I put a space heater and a halogen light in the Jeep this evening so that I could take a look at it. Put a new switch in, but the original was in good shape. Pulled the motor wiring and verified that it was getting electrical current. Reconnected it and still no blower. So I will pick up a new blower tomorrow and install. Thanks all!
|11-07-2012 05:51 PM|
|RUBI 4 MY MRS||Alaska TJ, Since a semi-warm day up there might be March or so you might be able to get high speed by tapping into the black/tan wire from the blower connector or the resistor connector with a jumper wire (12 gauge) & connecting it to ground. That should give you hi speed whenever you turn the key on. Add an alligator clip to it to be able to stop the blower if needed by removing it from the ground.|
|11-07-2012 04:28 PM|
|shanes04wrangler||when i was wiring up my fog today i noticed the plug for mine dose not clip in anymore and its loose so i loose high sometimes. can i get a new plug?|
|11-07-2012 03:47 PM|
|Jerry Bransford||Actually, the most common cause of burned wiring is the internal resistance of the fan motor decreases with age causing it to draw more current through the wiring. The fan typically draws around 15 amps which increases with age. Once it gets close to or over 20 amps, it's time to change the fan motor.|
|11-07-2012 03:28 PM|
Thanks for all of the feedback. I am just waiting for a semi-warm day to get out and check it out. It was -26 F this morning! Brrr. Luckily, the heat was working today.
I read somewhere that the cause of these burned wires, switches and relays is that the internal resistance in the motor increases with age, thus requiring increasing amounts of power to be transmitted through the wires over time. Is this true? If so, is it wise to replace the blower regardless of whether it still functions? Is it better to go with OEM, or are there other options for blower motors?
|11-05-2012 02:34 PM|
|NVTJ||Mine was doing the exact same thing. It ended up being the plug on the heater motor itself. It was melted and only making conection some times. Pull out the battery and unbolt the ECM and its easy to get too.|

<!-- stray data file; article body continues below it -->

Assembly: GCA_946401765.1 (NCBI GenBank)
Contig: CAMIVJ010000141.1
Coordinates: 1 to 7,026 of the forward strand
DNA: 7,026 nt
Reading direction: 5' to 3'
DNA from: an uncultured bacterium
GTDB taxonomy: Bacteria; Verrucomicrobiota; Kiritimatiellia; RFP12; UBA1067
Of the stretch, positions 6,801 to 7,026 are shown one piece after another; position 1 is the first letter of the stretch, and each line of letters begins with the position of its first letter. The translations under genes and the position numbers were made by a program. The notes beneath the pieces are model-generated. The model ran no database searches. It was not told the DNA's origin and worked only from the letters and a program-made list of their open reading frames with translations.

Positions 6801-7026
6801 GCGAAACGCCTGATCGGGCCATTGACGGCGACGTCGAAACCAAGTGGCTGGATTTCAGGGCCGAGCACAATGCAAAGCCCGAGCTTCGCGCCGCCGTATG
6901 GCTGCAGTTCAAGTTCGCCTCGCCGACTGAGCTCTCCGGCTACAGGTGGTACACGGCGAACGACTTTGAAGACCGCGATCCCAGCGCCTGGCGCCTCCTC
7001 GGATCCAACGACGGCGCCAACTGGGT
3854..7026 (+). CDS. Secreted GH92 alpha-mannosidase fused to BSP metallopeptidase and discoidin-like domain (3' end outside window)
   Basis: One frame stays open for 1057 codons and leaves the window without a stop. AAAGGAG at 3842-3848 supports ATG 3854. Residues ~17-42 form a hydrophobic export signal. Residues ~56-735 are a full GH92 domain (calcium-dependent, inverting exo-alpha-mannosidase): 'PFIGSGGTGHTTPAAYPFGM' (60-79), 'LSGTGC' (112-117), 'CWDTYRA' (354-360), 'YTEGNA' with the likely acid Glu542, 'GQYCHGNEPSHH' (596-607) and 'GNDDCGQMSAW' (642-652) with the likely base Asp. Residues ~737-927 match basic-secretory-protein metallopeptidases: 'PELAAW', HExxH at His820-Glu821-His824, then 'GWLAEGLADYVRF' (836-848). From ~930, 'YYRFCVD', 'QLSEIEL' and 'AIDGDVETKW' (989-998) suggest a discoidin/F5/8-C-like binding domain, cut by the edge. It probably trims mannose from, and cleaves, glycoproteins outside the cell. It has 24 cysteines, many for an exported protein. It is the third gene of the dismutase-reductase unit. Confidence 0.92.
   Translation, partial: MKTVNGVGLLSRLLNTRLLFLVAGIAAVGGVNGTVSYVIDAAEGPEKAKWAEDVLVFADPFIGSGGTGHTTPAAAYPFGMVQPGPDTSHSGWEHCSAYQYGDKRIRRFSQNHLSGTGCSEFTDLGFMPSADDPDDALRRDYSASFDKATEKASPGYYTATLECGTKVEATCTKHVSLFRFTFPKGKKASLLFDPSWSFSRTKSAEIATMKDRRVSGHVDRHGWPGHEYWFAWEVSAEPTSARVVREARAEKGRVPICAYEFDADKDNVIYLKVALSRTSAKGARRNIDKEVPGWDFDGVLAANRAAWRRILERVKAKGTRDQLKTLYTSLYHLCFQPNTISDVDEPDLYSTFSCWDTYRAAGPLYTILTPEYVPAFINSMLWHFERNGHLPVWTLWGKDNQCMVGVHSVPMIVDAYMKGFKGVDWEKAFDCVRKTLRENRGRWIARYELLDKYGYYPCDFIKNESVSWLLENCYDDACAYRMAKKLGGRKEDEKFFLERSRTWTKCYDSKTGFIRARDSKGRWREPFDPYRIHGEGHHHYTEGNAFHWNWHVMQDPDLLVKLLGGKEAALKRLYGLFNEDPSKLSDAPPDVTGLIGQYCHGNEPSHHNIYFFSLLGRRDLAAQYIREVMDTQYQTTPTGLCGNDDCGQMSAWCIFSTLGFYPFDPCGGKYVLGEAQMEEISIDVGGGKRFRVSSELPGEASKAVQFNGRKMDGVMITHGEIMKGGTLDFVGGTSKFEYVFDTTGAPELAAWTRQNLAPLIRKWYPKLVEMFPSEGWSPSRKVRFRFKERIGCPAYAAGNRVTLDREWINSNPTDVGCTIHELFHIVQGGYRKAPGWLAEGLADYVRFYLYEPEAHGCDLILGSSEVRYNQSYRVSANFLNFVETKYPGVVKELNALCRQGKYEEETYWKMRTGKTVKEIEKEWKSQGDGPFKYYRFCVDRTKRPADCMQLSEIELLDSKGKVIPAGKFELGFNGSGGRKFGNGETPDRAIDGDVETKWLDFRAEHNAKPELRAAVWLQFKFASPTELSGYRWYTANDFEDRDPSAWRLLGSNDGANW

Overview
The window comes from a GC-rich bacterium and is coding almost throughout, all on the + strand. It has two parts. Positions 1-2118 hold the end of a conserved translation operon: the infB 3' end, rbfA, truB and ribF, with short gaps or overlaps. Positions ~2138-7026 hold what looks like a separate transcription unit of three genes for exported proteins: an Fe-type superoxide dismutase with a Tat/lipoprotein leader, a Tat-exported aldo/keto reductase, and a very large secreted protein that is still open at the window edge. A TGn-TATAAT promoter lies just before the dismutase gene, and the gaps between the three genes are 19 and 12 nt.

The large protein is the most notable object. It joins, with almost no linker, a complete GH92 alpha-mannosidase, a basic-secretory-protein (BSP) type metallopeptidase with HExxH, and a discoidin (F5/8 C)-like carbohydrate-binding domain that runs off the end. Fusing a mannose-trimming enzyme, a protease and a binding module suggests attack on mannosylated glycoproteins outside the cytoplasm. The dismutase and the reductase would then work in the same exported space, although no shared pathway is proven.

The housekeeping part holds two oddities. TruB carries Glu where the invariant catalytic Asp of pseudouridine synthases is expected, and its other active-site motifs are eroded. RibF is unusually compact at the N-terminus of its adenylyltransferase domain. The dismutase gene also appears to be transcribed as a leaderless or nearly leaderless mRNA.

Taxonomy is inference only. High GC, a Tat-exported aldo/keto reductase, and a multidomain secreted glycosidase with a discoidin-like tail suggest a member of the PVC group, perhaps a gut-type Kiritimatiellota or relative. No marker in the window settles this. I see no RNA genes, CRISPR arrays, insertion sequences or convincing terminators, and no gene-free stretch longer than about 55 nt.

|11-05-2012 02:10 PM|
|Jerry Bransford||I just spliced in new 12 gauge wiring from my garage wiring stock, it just required some splicing & soldering. If just fan speed #3 is not working, I would suspect a bad resistor pack which is what gives the fan all of its lower speeds. Could be bad switch too but the resistor pack would be my #1 suspicion.|
|11-05-2012 01:23 PM|
Was this a big job to replace the wiring? was it available at from the dealer? looking and a 1999 with a similar problem #3 not working
Also has funny issue with the ignition sw have to be sure the radio goes off to be sure the key is in the off position and doesnt run the battery down....possible bad ignition sw?
|11-05-2012 12:54 PM|
There are two primary items that would be common to a problem at all speeds, the fan speed switch and the fan motor itself. The resistor pack is not in the circuit on the fan's highes speed setting. Check the wiring between the switch and motor for being burnt, melted, etc. as suggested above. That is a very real problem, especially for older TJs, my '97 fan motor wiring looked like it had been in a forest fire & I had to replace much of it.
If the wiring is ok, I would probably lean more towards a bad fan motor or perhaps a bad connection.
|11-05-2012 12:14 PM|
|HawaiiJosh||If its not the switch I'd check the resistor. Its behind the glove box, 2 nuts holding it in place, if I remember correctly the upper one is a pain.|
|11-05-2012 12:03 PM|
|RUBI 4 MY MRS||
The first & easiest thing to check is the 3 wire connector on the back of the mode switch. Check for melting & signs of excessive heat there & make sure all 3 terminals are making good tight contact between the male & female halves. Start by wiggling the connector to see if the blower cuts out. While you are back there also check the connectors at the speed switch & the resistor for melting/excessive heat.
If all is good there & it is a bad switch then it is more likely the mode switch if it is all blower speeds of none. When the speed switch starts going bad it is usually losing 1 or 2 speeds not all of them at once.
|11-05-2012 09:25 AM|
Mine is doing the same thing and I'm getting ready to tackle this next week. From the sounds of it it's probably the switch that you can get at your dealer for around $20.
If that doesn't work you can move to the blower resistor and then on to the blower motor itself.
|11-05-2012 09:17 AM|
intermittent heater blower-all speeds
The blower works sometimes at all speeds and sometimes it won't work at all. It is completely unpredictable. Help new out here, please.